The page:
Dawn of the Dead (Zack Snyder, 2004)

This remake of Romero’s film plays a rather integral part of my admiration for cinema. Yes, it’s awful (I’ll get into that in a bit), but when I saw this at the tender age of fifteen, I was more receptive to this sort of stylized form of cinema. I mean, at this point, I was beginning to become aware of IMDB and began to take notice on new films that weren’t traditional Hollywood blockbusters. And like most teenagers, I had a certain affinity for horror films, particularly zombie movies. And even now, there are certain unique aspects to Snyder’s debut film that does work well. But at this point, those aspects look tired and lazy, and are no longer the sort of things I look forward to in films.

I will say the film’s prologue and opening credits work exceedingly well in immersing the viewer in a modernized take of the zombie genre. The concept of the “running zombie” is commonplace at this point, but there’s something remarkably fresh about how we see it done in this film. Unfortunately, that’s the closest this film gets to receiving a compliment.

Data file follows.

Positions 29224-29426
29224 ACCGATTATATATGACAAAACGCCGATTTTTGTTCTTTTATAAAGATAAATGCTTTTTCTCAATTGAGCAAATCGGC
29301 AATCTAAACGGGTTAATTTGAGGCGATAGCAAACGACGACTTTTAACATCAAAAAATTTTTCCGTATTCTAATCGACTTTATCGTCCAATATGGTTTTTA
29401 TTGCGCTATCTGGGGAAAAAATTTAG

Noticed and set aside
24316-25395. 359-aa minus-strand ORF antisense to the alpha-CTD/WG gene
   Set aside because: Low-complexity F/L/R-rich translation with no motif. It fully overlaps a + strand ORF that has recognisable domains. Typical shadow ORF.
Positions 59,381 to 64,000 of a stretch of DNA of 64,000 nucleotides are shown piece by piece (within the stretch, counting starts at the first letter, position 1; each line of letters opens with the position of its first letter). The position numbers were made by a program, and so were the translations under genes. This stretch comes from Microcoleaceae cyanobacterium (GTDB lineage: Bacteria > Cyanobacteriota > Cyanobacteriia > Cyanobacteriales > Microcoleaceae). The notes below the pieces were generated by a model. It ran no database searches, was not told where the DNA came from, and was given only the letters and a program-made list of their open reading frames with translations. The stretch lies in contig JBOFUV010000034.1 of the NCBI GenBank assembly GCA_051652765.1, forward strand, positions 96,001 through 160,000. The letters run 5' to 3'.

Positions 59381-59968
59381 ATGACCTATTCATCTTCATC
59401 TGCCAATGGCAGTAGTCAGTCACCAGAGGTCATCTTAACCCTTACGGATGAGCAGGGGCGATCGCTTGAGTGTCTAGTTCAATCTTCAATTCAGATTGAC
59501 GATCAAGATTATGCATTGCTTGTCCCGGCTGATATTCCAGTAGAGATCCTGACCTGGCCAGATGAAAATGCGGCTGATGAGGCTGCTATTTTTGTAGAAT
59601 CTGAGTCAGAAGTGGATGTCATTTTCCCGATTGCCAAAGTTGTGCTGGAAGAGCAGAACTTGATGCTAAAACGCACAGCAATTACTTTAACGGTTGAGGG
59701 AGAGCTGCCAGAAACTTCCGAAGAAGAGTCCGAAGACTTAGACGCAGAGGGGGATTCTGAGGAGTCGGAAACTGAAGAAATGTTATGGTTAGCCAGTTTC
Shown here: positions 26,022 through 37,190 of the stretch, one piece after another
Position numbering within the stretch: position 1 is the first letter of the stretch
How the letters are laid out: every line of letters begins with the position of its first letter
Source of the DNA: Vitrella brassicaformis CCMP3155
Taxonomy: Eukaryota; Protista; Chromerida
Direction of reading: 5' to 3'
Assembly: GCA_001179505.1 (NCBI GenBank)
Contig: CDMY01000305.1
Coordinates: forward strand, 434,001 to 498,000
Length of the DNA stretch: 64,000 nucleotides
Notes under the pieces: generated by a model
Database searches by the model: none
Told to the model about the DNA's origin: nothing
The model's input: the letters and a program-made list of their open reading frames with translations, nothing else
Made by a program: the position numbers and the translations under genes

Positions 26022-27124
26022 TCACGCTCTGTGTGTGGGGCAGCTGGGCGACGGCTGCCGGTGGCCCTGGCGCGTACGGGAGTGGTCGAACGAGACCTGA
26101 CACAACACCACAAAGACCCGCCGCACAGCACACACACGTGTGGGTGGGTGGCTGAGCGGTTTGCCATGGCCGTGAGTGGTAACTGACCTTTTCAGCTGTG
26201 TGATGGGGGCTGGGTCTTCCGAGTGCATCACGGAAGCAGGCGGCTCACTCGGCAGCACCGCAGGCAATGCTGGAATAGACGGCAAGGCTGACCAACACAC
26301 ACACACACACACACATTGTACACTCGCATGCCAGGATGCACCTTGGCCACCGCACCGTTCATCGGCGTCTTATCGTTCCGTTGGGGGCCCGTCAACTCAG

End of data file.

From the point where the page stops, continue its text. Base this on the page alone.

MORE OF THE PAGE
Snyder’s ADHD direction is so incredibly dated that it makes the whole feature nearly unwatchable. Not only are we exposed to a plethora of slow-motion sequences, but the film’s visual sense is utterly ridiculous – it’s a stylishly ugly mess. Film stock is exposed to such a degree that it appears that a thin layer of sweat covers each character. The screenplay is terribly problematic as well – characters are introduced in one scene only to be killed off in another. The problem is, Snyder attempts to derive some sort of emotional resonance from these moments – why should I care when they’ve just been introduced? The characters are flat, ultimately one can describe them through the simplest of terms – man, woman, cop, nurse, black, white. To reduce the film to one word, it’d probably be… bad.